• Determine the employer portion of the specific employee's annual plan cost
  • Divide this amount by 260 work days per year
  • Multiple this amount by the number of FFCRA leave days taken by the employee
  • For example, if the employer pays $13,000 per year for the employee's plan, and the employee took 10 days of FFCRA leave, they will do the following calculation:

  • $13,000 annual/260 work days per year = $50 per day
  • $50 x 10 days of FFCRA leave = $500 in qualified payroll tax credit

For information on FFCRA tax credits, visit: WWW.IRS.GOV
Selling Your Printing/Direct Mail Company? A well-established Orange County marketing service provider is looking for a bolt-on acquisition to expand mailing capability. If your annual sales are over $1 million, contact, Lou Caron, 323.728.9500, Ext. 274.
Marketing Your Business During the Pandemic
A person who suffered big losses in the ’08 meltdown once said, “ When things are good, they’re not as good as they appear to be. And when things are bad, they’re not as bad as they appear to be. ” It was true then and true now. This too shall pass, and it will pass rather quickly compared to other economic downturns. Maintain a steady hand and strong leadership.
At a time when we are being asked to isolate and insulate ourselves and our businesses, it’s important to realize that the benefits of meaningful communication have never been greater.
People, businesses and communities continue to value hearing from the people and companies they have interacted with.

After every shakeup, nothing ever resettles exactly as before. There will be customer reallocation. While efforts to help defeat the virus are paramount, there are still things that companies can and should do to protect their current sales relationships and, in some cases, help promote future ones.
There is a common phrase in marketing circles over the last few years: “Marketing today is about giving, not asking.” Keep this in mind.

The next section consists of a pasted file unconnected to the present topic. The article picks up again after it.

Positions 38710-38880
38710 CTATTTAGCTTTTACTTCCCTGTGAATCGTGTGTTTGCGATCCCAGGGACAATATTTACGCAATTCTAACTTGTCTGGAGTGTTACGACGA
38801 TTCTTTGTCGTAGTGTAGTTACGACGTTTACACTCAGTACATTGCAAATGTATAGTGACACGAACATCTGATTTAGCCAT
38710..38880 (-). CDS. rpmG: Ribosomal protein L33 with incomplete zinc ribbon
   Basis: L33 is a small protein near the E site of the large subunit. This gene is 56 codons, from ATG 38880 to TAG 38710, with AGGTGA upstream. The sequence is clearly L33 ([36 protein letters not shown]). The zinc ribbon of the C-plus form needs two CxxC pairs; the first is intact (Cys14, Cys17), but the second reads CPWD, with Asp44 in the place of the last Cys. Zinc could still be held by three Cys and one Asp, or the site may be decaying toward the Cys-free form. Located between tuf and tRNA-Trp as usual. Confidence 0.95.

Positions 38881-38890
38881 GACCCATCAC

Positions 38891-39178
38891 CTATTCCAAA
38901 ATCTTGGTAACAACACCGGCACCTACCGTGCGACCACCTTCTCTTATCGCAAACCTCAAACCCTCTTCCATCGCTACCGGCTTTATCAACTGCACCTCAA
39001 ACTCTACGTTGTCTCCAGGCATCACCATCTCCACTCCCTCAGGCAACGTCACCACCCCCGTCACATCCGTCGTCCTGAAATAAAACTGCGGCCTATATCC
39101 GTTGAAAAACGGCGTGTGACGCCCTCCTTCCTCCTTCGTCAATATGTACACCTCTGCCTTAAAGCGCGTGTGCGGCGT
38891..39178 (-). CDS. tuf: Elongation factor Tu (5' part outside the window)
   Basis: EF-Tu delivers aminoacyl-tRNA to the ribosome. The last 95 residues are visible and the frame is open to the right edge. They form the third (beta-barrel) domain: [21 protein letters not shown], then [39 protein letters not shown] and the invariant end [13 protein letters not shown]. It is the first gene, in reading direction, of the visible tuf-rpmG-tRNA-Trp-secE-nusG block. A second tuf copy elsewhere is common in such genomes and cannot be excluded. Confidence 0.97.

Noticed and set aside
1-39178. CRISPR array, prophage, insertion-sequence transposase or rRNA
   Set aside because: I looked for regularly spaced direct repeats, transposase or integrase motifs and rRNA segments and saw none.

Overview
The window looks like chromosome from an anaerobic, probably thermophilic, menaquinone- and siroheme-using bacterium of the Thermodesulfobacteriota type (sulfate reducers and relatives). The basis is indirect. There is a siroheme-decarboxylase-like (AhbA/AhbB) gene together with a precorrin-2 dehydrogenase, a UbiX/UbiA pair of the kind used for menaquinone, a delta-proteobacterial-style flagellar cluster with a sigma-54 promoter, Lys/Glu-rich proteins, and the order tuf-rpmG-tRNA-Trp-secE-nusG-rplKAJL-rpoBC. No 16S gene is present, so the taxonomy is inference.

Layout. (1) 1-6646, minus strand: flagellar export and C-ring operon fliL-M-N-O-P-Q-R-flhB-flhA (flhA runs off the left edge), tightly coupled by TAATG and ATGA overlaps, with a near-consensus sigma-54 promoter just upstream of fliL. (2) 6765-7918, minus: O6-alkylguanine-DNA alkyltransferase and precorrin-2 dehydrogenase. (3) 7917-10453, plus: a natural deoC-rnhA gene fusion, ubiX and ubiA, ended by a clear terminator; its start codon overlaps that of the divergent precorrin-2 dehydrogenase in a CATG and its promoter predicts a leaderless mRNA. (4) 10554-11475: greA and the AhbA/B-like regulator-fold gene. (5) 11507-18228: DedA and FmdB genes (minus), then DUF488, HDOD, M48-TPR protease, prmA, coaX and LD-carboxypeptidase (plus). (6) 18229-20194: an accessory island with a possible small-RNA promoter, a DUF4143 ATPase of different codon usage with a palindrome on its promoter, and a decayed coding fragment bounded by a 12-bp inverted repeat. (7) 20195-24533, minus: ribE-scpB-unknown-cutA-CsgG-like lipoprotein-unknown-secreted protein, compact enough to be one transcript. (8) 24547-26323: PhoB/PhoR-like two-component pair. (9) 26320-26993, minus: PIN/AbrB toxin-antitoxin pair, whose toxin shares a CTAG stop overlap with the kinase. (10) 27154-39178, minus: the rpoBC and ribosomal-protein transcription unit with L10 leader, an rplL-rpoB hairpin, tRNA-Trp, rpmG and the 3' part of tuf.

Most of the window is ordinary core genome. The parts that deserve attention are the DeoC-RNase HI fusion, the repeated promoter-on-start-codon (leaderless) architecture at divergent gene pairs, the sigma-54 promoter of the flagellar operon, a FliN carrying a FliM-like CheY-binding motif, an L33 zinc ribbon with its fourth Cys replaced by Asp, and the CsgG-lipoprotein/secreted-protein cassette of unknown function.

What can you be doing right now?

  • Communicate often. It has a ton of value. Although we’ve hit digital overload with the “COVID-19/wash your hands” messages, share something with a different message and tone.
  • Update your website and social media. This is where most are turning to for information. Keep your sites informative and up-to-date.

  • Be the leader! A steady hand and guidance will go a long way and be remembered. Offer your audience, customers and your community advice, help and compassion, in any way possible. Have faith in your community but also be that faith in your community.
  • Be helpful. Some ways to help can obviously help you win business down the road. Some cannot, but it doesn’t matter. Helping others is always the right thing to do and is always noticed, one way or another. Some examples:

  • Offer a free sign to all local restaurants that are open for take-out and delivery.

  • Offer free signage to local businesses, municipalities and health care providers with basic reminders to wash hands, practice social distancing, etc. These would be easy to produce and supply for no charge.
  • Help businesses communicate with their customers. Direct mail, signage, social media, and/or online efforts are areas where most print service providers can help.

Source: Patrick Whelan Great Reach Communications, Inc., www.greatreachinc.com
Quote of the Week
"Tough times don't last. tough people do"